Challenging the assumption that that the capitalist transformation includes a radical break with the past, this edited volume traces how historically older forms of social inequality are transformed but persist in the present to shape the social structure of contemporary societies in the global South.
Each society comprises an interpretation of itself – including the meaning of life, the concept of a human being and the notion of a collective. This volume studies the interpretation that various societies have of themselves. This interpretation is referred to as social ontology. All chapters of the edited volume focus on the relation between social ontology and structures of inequality. They argue that each society comprises several historical layers of social ontology that correspond to layers of inequality, which are referred to as sociocultures. Thereby, the volume explains why and how structures of inequality differ between contemporary collectives in the global South, even though all of them seem to have similar structures, institutions, and economies.
The volume is aimed at academics, students and the interested public looking for a novel theorization of social inequality pertaining to collectives in the global South.
"This volume explodes the idea that global integration yields cultural convergence. It shows the many layers and meanings of inequality and differences in the global south. In so doing, the authors illuminate how societies amalgamated old and new insights and definitions of their collective selves. This book is a model for the production of new area studies knowledge."
— Jeremey Adelman, the Henry Charles Lea Professor of History and Director of the Global History Lab at Princeton University.
"The book provides an innovative conceptual framework for an understanding of the 'social' of 'inequality', a subject becoming increasingly popular across disciplines of the social sciences. Chapters presented in the book also provide empirical case studies that both show the value of the conceptual framework suggested in the opening chapter and the significant advance that such a comparative perspective could offer to the study of social inequality. This book will have a lasting impact on the field."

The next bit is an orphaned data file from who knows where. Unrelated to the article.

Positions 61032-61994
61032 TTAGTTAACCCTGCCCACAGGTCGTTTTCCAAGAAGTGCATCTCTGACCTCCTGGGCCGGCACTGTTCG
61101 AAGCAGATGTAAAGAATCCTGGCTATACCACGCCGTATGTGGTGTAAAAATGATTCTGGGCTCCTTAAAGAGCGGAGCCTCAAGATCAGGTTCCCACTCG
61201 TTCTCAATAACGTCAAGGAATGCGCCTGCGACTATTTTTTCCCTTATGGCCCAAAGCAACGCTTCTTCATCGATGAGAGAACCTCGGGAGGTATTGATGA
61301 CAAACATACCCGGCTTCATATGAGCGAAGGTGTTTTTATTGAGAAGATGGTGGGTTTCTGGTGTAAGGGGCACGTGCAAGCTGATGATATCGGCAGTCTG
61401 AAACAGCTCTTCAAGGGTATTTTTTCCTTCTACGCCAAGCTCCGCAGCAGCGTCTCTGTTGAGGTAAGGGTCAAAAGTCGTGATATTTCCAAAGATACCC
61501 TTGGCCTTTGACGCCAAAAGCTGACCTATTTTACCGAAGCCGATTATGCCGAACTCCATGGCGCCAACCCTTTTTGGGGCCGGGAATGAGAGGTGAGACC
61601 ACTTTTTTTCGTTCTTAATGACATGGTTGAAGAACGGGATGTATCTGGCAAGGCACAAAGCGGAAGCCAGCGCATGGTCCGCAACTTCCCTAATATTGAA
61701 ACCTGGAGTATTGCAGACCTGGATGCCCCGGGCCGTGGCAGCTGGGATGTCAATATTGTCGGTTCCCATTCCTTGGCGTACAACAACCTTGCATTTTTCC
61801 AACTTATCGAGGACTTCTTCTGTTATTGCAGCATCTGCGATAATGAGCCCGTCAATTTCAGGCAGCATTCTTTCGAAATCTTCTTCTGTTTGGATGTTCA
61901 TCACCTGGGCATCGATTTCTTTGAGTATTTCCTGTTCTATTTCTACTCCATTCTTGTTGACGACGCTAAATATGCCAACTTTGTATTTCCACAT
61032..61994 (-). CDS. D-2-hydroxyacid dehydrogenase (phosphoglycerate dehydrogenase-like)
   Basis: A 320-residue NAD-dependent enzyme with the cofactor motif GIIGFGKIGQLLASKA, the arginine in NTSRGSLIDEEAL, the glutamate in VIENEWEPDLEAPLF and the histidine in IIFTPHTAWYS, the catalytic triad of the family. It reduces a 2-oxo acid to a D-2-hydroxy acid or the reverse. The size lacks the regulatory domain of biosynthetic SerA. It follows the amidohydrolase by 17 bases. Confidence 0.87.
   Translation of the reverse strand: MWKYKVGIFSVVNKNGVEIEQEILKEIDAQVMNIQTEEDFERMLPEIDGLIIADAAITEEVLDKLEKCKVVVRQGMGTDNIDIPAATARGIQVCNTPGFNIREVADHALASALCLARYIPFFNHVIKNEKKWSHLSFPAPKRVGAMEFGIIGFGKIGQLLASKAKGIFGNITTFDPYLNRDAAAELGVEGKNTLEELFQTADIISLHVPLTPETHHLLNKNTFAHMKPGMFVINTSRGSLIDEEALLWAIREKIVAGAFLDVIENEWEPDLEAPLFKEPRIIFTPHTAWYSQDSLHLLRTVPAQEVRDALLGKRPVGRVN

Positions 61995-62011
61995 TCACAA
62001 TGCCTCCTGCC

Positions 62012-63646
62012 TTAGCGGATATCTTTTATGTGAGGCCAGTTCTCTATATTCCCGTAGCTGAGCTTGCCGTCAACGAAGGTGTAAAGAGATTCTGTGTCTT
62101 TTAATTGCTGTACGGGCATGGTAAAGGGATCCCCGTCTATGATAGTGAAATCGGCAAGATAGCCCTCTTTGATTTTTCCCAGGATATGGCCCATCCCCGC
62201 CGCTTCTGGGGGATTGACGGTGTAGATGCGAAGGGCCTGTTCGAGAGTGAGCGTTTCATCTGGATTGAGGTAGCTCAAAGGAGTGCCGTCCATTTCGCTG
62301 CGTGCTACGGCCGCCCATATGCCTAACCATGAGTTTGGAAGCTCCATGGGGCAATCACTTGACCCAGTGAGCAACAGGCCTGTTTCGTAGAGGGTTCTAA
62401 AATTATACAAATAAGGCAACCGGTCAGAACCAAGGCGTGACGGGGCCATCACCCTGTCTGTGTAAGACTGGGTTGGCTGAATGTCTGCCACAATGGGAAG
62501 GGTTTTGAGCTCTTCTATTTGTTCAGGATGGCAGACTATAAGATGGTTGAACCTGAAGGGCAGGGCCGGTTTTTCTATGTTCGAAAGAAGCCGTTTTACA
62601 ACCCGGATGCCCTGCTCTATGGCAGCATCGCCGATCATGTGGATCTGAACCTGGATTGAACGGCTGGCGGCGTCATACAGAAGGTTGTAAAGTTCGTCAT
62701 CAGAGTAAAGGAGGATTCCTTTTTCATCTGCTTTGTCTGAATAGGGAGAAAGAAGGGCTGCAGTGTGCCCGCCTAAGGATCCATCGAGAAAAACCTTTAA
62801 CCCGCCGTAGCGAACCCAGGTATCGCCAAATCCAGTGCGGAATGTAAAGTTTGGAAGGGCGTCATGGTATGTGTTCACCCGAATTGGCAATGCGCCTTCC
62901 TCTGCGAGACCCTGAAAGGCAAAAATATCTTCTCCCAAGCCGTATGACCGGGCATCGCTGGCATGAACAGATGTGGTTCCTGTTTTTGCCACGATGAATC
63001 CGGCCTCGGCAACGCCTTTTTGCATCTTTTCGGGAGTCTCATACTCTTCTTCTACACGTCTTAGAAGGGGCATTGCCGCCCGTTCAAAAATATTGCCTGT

— Surinder S. Jodhka, Professor of Sociology, Centre for the Study of Social Systems, Jawaharlal Nehru University, New Delhi.
Benjamin Baumann and Daniel Bultmann
2. Rethinking the Social: Social Ontology, Sociocultures, and Social Inequality
Benjamin Baumann and Boike Rehbein
3. The South Against the Destroying Machine: An Interdisciplinary Attempt to Theorize Social Ontology for a Decolonial Project in the Social Sciences
4. Reconceptualizing the Cosmic Polity: The Tai mueang as a Social Ontology
5. Developmentalism and the Misacknowledgement of Socio-Ontological Difference: The Coloniality of Being in the Colombian Pacific Basin
6. The Social Ontology of Caste
Boike Rehbein and Tamer Söyler
7. Colonial Social Ontology and the Persistence of Colonial Sociocultures in Contemporary Indonesia
8. Social Ontologies as World-Making Projects: The Mueang-Pa Duality in Laos
9. Clashing Social Ontologies: A Sociological History of Political Violence in the Cambodian Elite
10. Social Inequality, Sociocultures and Social Ontology in Brazil
Emerson Ferreira Rocha and Boike Rehbein
11. Collectivity and Individuality in Contemporary Urban Kenya: Social Ontologies in Nairobi
12. Pre-Modern Local Collective Structures and their Manifestation in Contemporary Society: A Case Study from Japan
13. The Sociocultural Making of Inequality in Today’s China: Symbolic Construction and Collective Habitus